He asked Miller to imagine himself in Peters’ place on December 30, 2015, when he learned he was being sued potentially for $150 million. Though CBS/Paramount never specified the amount of damages they sought, the $150 million figure was Lane’s own extrapolation based on 1,000 copyright violations multiplied by the statutory damages per infringement of $150,000.

After reaching out to Winston & Strawn, the law firm that went on to represent Axanar pro bono, Lane said Peters submitted a settlement offer, that in exchange for guidance spelling out what he could and could not do, he would make Axanar and give it to CBS for free, ostensibly imagining it could earn revenue for the studio.

Settlement Offers

That offer was rejected by CBS/Paramount with no counteroffer. Peters had only two options at that point, Lane said:

  • He had only 30 days to reply (not true: at the point Lane described, under federal rules, defendants have 21 days to respond to a suit; this was eventually extended but Peters didn’t know that at the time); or
  • He could simply fail to reply, which would guarantee a summary judgment against him (not true: the plaintiffs would have had to ask the judge for a default judgment against Axanar; such a ruling would not have been automatic).

'Balls to the Wall'

“The only option was to go through with it,” Lane said. “Alec had no choice. He had to go balls-to-the-wall on this.”

Miller, himself a fan film producer, disputed Lane’s notion, saying if had been told by Star Trek’s owners to stop, he would simply stop.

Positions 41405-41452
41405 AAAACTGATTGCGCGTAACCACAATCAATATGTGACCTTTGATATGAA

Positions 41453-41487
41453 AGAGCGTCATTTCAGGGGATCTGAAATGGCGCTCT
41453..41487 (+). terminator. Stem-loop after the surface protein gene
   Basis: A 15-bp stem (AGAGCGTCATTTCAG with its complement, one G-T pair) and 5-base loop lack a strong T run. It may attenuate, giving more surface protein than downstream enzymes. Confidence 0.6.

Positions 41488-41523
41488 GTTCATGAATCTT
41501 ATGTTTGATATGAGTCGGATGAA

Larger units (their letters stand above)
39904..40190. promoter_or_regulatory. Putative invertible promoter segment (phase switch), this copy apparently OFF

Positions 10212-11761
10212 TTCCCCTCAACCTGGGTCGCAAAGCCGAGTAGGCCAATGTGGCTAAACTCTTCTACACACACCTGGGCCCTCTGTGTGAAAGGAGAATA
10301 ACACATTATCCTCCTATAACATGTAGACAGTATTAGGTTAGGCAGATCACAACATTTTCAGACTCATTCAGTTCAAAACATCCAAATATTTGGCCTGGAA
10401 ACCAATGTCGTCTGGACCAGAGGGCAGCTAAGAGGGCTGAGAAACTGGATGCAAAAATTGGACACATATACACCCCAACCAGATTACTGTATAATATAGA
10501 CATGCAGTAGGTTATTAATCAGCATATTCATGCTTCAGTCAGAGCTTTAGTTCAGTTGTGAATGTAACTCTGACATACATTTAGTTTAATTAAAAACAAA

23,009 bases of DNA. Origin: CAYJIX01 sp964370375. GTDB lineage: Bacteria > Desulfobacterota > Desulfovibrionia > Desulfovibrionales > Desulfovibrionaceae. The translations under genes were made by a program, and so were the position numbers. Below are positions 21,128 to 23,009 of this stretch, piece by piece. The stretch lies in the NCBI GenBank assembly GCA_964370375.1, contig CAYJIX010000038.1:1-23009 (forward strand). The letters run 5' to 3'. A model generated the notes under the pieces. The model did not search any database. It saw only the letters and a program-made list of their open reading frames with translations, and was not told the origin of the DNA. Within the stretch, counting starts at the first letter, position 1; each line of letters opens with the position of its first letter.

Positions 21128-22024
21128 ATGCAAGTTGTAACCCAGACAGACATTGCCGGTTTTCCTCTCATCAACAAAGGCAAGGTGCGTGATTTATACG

Meanwhile, CBS/Paramount’s first settlement offer didn’t come until June 2016: “Shut down everything Axanar. … Axanar could not happen. Period,” Lane said. “‘And we won’t sue you,’” he described them offering.

“Alec was furious,” Lane told Miller. “They didn’t want to negotiate.”

Lane also disputed a claim by Pedraza that CBS had made an offer to Axanar in April 2016, saying the plaintiffs’ first offer didn’t come until June. However, while AxaMonitor had received information in April about a settlement meeting, and in May about terms CBS was seeking, similar to what was ultimately settled, it did not report that at the time; Pedraza was unable to get a second source to corroborate.

A 'Game-Changer'

But for Axanar, getting Winston to represent him “was a game-changer,” Lane said, enabling Peters to press a case he and his lawyers believed held hope: That Axanar could legally be produced under the Fair Use provisions of U.S. copyright law. Peters refused the studios’ offer and continued to press for a settlement that would allow some version of Axanar to be made, Lane said.

However, Axanar lost its fair use defense in early January 2017, according to a ruling by the judge in the copyright case, a finding Lane said offered Axanar chances for an appeal.

A Win

But just days before the scheduled trial, Peters essentially got what he wanted: permission to make Axanar and guidelines to which he had to adhere. “Alec got the win he wanted,” Lane said.

Foremost among them, however, was his concession that the film would no longer be feature-length, as had been promised to donors. Instead, they would get two 15-minute short films, which would have to be produced (Peters later estimate a cost of almost $200,000) with no further crowdfunding.

Next Installment

Part 3 of the debate is due on December 19.